Mercury still a danger in the Great Lakes
Nations work to regulate a chemical that knows no borders.
Mercury is one of the most persistent chemicals found in the Great Lakes. It gradually works its way up the food chain in a process called bioaccumulation. This means that mercury accumulates in greater quantities in predators at the top of the food chain such as large fish and humans. Imagine a lake trout that contains mercury built up from all of the smaller prey fish it has consumed over time or the fisherman that eats several of those lake trout every month. Exposure to sufficient levels of mercury over time can lead to significant health consequences including damage to the central nervous system, brain, heart, kidneys and immune system. Mercury is especially damaging to the still-developing brains of fetuses and children.
How does this harmful chemical end up in Great Lakes waters? There are some naturally occurring sources of mercury but most of the mercury in the Great Lakes comes from atmospheric deposition. Coal-fired power plants, waste incineration, metal smelting and mining release mercury into the air in its inorganic form. That mercury eventually settles back down onto the surface, some of it falling onto Great Lakes waters. This inorganic mercury is then converted through a series complex chemical processes into organic methylmercury. It is in this organic form that mercury causes health problems in humans, fish and wildlife. Bacteria living deep in lake sediments play a key role in this conversion process.
In 1997 the United States and Canadian governments came together to sign the Great Lakes Binational Toxics Strategy which called for the virtual elimination of Level 1 substances from the Great Lakes. A host of harmful chemicals fall under the category of Level 1 including PCBs, dioxins, DDT and mercury. In 2010 the Great Lakes Regional Commission, a consortium of regional leaders and policy makers, authored the Great Lakes Mercury Emission Reduction Strategy with detailed regulatory and policy recommendations for state and federal action to reduce mercury emissions.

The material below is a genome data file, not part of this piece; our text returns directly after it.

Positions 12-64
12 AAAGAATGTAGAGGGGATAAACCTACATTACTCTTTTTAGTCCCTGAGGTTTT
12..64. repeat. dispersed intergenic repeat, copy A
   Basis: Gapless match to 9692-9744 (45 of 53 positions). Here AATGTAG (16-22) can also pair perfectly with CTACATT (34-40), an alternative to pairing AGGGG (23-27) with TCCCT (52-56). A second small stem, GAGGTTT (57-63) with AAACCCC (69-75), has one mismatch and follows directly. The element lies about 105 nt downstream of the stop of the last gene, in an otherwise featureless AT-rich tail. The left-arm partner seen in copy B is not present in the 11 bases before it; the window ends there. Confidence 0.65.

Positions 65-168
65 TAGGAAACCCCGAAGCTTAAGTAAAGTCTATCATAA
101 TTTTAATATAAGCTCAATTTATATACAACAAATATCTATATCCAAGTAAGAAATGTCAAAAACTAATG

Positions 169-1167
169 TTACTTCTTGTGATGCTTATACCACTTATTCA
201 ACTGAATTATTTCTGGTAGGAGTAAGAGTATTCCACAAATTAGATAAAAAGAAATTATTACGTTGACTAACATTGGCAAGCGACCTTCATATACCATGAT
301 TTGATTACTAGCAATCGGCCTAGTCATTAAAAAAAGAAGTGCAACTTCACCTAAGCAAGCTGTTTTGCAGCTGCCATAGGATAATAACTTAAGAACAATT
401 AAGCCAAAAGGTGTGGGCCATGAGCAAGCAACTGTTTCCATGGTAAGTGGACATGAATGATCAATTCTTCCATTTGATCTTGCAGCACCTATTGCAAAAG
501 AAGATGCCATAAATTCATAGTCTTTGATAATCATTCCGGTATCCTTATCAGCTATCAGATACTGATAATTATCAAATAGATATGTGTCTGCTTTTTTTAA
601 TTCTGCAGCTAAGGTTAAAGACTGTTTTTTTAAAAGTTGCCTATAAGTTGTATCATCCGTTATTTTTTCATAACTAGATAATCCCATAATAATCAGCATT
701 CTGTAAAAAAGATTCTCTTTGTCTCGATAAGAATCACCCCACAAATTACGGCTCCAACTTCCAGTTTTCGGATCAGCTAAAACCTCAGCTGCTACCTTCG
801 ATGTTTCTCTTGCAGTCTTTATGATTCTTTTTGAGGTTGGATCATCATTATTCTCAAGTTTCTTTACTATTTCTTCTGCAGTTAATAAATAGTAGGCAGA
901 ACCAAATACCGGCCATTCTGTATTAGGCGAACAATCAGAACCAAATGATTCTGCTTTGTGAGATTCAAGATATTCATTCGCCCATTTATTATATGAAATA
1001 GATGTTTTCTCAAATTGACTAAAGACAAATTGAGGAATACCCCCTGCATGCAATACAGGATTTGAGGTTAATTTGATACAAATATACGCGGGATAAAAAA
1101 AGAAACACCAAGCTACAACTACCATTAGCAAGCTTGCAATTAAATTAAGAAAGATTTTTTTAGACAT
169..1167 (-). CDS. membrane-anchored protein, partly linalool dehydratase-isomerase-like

Mercury concentrations and trends vary across the Great Lakes. A 2011 study found mercury levels in sediment core samples taken from 91 inland lakes across the region were down 20 percent from 1980s levels but mercury concentrations remain three to four times higher than pre-industrial levels. All five of the Great Lakes still have fish consumption advisories in effect for mercury contamination and since the 1990s mercury levels in fish and wildlife in some areas of the Great Lakes have begun rising again. While atmospheric mercury emissions in the U.S. have declined in recent decades they’ve increased in other parts of the world and policy makers are increasingly concerned that these sources may be counteracting local regulatory efforts.
A newly released report by the International Joint Commission (IJC) argues that comprehensive regional monitoring of mercury levels is critical to evaluate the impact of regulatory measures and inform future efforts to design international mercury reductions strategies. There is no comprehensive sustainably funded network for monitoring mercury deposition in the Great Lakes. The IJC recommends that the Canadian and U.S. governments make funding available to establish such a network and to investigate the sources of ongoing deposition. The IJC also recommends that the two countries advocate for international agreements to regulate global sources of bioaccumulative chemicals like mercury.
Michigan Sea Grant helps to foster economic growth and protect Michigan’s coastal, Great Lakes resources through education, research and outreach. A collaborative effort of the University of Michigan and Michigan State University, Michigan Sea Grant is part of the NOAA-National Sea Grant network of 33 university-based programs.